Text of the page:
Eric Schmidt: Android-Apple Is the Defining Fight in the Industry Today
The fight between Google and Apple over mobile devices is great for consumers, but the patent wars that have resulted are awful, said Google Chairman Eric Schmidt, in conversation tonight with our own Walt Mossberg and Kara Swisher.
“The Android-Apple platform fight is the defining fight in the industry today,” he said.
“We’ve not seen platform fights at this scale,” he said. “The beneficiary is you guys (i.e., consumers). Prices are dropping rapidly. That’s a wonderful value proposition.”
As for patent battles, Schmidt said he couldn’t talk about them, for two reasons. First, he said, he doesn’t understand all the details; and second, the topic makes him too upset.
“These patent wars are death,” Schmidt said, noting that software is always overlapping, and that there are an estimated 200,000 patents covering the software industry.
Schmidt said the impact is worse for small companies than it is for companies like Apple, Google and Samsung that can afford to protect their technolopgies.
“I think this is ultimately bad, bad for innovation. It eliminates choices.”
As for the latest skirmish between Google and Apple — Apple’s default map application on iOS used to use Google data, until the latest version — Schmidt said he thought Apple made a mistake.
“Apple should have kept with our maps,” he said. “The fact of the matter is they decided a long time ago to do their own maps, and we saw this coming with their acquisitions. I think Apple has learned that maps are hard. We invested hundred of millions of dollars in satellite work, airplane work, drive-by work, and we think we have the best product in the industry.”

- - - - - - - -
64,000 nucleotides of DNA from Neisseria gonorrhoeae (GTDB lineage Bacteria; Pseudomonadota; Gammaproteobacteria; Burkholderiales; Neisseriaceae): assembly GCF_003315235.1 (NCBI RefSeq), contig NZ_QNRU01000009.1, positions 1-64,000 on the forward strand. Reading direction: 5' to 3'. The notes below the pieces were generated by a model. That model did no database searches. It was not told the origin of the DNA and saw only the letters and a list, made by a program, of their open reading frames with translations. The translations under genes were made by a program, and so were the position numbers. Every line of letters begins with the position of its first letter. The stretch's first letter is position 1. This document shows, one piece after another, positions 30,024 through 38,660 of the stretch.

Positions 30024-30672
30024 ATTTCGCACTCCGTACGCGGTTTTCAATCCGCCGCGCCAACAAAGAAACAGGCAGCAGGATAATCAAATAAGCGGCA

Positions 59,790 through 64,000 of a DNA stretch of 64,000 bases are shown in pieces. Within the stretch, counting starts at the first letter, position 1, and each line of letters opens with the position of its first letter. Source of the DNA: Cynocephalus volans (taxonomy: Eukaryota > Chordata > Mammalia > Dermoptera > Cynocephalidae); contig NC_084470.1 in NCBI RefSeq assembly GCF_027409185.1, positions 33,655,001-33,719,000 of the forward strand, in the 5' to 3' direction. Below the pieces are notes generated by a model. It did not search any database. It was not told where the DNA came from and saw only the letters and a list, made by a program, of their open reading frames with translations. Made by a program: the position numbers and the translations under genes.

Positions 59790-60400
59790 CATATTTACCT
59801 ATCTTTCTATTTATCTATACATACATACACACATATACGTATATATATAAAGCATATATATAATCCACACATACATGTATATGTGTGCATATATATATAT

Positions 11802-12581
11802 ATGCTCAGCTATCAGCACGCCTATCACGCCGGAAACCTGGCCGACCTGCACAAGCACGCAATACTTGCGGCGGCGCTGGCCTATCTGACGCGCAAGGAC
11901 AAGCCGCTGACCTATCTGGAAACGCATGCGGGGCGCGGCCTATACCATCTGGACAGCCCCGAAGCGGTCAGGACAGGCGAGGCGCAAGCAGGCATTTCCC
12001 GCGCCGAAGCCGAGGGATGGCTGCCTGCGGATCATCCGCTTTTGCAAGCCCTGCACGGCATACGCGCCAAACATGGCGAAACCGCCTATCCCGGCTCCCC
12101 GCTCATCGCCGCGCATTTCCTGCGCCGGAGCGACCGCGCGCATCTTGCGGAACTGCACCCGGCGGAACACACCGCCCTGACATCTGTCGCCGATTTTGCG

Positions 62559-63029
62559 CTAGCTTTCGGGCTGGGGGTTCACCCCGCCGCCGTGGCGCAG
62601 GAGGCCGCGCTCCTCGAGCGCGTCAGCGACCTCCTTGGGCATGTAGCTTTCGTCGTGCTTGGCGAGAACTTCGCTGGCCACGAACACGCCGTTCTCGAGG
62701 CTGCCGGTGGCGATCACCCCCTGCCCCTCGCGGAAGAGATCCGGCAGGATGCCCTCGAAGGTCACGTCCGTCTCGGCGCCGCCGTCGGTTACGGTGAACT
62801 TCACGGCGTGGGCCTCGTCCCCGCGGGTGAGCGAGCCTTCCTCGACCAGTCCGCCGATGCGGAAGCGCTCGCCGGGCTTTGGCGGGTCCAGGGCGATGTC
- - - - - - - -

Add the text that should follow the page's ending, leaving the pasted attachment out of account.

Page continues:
So will Google make a new maps app for Apple devices? Schmidt gave the same non-answer he has given before.
“I don’t want to preannounce products, but I can tell you that were we to do that, Apple would have to approve it,” he said.
Schmidt said he still believes there to be a “Gang of Four” technology platform leaders — Google, Apple, Amazon and Facebook — as he first proposed in an interview with Walt and Kara a couple of years ago.
Besides Apple and Google, he said, “Facebook is attempting to become the world’s communications hub, and Amazon is attempting to become the world’s largest store.”
Shouldn’t Microsoft be included in there, Mossberg asked? No, Schmidt said. “It’s a well-run company,” he said, “but they don’t make state-of-the-art products.”